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Federal judge rules against state on immigrant paternity case

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Sitting at the crossroads between immigration law, paternity establishment, and the controversy on how the United States handles illegal immigrants, a federal judge in Indianapolis has ordered state health officials to stop denying unmarried immigrant parents without a Social Security number the ability to file an affidavit establishing paternity.

U.S. Judge Tanya Walton Pratt on Thursday granted a preliminary injunction stopping the Indiana State Department of Health from using a new policy that targets those without Social Security numbers, whether they are individuals here on working visas or those with pending immigration statuses. The American Civil Liberties Union of Indiana filed the suit in U.S. District Court for the Southern District of Indiana in November on behalf of a group of families whose immigration status doesn’t allow them to get those numbers and as a result, deprives them of their 14th Amendment rights to have their U.S. born children get child support and related benefits of paternity.

The state used to accept affidavits even if one or both parents' Social Security numbers were missing, but in July that policy changed to require both numbers in order to validate the forms. This case, L.P., et al. v. Commissioner, Indiana State Department of Health, No. 1:10-CV-1309, follows that.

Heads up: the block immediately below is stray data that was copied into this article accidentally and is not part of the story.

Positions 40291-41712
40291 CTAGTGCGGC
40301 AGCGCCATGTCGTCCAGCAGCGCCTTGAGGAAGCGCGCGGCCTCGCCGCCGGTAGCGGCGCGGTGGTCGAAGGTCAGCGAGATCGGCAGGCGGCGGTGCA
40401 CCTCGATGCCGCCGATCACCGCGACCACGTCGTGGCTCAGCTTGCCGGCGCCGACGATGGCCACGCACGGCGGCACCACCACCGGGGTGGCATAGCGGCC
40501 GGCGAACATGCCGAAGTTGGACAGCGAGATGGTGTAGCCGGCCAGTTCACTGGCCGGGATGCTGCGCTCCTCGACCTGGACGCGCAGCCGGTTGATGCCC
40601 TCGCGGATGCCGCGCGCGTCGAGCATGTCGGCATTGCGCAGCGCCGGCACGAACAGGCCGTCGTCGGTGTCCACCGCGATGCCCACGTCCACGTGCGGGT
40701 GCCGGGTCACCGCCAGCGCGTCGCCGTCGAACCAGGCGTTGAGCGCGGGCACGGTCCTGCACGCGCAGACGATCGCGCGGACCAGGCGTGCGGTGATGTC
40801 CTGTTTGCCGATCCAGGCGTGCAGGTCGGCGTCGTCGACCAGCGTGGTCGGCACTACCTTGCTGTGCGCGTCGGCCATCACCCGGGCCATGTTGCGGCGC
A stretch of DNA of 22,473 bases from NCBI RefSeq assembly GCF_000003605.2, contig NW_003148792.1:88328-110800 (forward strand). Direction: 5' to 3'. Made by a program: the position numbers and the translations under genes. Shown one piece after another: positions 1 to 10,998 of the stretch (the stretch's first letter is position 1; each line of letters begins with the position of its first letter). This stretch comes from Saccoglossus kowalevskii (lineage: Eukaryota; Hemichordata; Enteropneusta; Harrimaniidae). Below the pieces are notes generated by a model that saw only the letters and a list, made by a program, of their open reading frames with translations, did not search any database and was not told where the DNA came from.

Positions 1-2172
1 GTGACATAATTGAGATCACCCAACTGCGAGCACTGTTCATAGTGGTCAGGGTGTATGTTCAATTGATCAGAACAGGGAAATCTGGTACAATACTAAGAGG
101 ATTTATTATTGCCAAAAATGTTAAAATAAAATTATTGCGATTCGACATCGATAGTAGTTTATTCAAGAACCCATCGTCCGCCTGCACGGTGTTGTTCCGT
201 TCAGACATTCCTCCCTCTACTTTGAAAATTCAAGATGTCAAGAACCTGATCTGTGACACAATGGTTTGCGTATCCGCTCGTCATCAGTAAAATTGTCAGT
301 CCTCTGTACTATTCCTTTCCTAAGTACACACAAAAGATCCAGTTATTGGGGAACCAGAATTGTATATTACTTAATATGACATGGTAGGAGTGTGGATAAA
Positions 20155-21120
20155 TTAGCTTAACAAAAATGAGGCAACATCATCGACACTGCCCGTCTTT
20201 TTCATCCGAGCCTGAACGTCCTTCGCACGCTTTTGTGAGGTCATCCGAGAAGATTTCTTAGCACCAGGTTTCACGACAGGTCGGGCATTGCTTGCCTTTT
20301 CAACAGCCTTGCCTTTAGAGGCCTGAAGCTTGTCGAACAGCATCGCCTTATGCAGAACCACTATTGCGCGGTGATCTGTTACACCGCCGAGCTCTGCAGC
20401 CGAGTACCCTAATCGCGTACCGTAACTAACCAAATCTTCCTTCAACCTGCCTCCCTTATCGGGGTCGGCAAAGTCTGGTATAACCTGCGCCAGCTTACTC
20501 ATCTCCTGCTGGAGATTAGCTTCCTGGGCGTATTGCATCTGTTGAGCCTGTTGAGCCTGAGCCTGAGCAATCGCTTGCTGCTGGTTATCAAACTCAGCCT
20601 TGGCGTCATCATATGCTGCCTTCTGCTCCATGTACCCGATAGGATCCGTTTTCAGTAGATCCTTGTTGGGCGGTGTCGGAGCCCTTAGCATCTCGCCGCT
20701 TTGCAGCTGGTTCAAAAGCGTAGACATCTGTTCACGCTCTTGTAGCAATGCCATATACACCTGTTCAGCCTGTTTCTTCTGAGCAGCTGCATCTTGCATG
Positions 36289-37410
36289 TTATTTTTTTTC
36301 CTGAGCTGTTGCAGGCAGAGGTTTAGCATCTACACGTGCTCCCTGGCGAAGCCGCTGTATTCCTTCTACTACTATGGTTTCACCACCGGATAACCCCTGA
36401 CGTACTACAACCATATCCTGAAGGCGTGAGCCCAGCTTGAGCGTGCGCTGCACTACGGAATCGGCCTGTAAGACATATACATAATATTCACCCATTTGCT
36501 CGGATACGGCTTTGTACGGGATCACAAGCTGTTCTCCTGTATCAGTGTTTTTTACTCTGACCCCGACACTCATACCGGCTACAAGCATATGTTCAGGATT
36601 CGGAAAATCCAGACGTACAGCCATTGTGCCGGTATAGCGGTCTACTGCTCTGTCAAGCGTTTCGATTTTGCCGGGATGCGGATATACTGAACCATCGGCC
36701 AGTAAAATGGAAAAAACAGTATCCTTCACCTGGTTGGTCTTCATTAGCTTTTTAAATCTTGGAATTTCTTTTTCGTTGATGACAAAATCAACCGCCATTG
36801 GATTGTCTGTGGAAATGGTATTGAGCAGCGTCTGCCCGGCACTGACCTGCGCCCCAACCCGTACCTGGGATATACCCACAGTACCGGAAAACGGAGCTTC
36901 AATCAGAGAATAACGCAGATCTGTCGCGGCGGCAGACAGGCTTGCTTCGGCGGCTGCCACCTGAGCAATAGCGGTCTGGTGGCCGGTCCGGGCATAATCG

In a hearing Thursday, state register Erin Kellam, who took that job in March 2010, told Judge Pratt that she’d understood state statute to require Social Security numbers and didn’t think it was subject to interpretation.

But Judge Pratt disagreed, pointing to the state department’s “inconsistent” and “perhaps even incoherent” internal policies and how the state argued it needed that information to track a child’s parents in case child support enforcement is needed.

“This reasoning rings hollow,” she wrote. “In effect, the Commissioner is arguing that not establishing paternity at all is somehow preferable to establishing paternity if the affidavit is missing a social security number. Given that the overarching purpose of the law in this area is to establish paternity and enforce child support obligations, this justification defies common sense. Where the choice is between establishing paternity at birth without the parents’ social security numbers and not establishing paternity at all, only the former choice will further the state’s interests. At bottom, the Commissioner’s interpretation erects impenetrable roadblocks to being legitimated via paternity affidavit for Plaintiffs. Regardless of the level of scrutiny employed, Plaintiff’s stand on their Equal Protection Clause claim.”

Judge Pratt disregarded the state’s claim that plaintiffs could turn to the court system to establish paternity, instead of the affidavits.

“However, as the Court well knows, the process of navigating this sometimes maddening world is, to put it charitably, burdensome,” she wrote.

Legitimatizing children is paramount and something that is in the public interest, Judge Pratt said.